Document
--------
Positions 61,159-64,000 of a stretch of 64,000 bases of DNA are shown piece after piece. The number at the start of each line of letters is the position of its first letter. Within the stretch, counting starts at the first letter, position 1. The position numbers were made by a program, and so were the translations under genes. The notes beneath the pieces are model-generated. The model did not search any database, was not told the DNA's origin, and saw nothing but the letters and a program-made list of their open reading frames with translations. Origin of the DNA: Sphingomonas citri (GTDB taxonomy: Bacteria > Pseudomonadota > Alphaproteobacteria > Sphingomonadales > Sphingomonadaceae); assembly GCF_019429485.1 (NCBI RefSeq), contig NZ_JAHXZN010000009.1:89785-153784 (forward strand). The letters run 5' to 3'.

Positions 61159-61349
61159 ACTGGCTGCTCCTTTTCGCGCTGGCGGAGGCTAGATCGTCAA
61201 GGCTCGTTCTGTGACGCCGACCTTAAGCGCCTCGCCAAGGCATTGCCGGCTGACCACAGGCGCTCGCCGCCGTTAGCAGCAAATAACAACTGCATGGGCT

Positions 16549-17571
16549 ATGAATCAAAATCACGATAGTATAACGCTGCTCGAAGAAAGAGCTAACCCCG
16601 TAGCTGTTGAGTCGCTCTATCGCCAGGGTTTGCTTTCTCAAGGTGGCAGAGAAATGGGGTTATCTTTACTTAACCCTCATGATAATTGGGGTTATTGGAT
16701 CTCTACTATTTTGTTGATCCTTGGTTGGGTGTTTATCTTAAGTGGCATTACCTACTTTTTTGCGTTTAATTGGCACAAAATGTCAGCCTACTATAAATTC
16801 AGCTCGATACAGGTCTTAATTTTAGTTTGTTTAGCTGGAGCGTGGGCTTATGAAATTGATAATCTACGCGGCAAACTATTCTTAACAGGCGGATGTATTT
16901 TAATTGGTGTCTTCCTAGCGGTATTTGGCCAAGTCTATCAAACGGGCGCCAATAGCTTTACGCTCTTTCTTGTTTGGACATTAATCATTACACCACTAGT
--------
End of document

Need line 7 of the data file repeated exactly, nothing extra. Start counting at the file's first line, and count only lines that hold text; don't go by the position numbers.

16601 TAGCTGTTGAGTCGCTCTATCGCCAGGGTTTGCTTTCTCAAGGTGGCAGAGAAATGGGGTTATCTTTACTTAACCCTCATGATAATTGGGGTTATTGGAT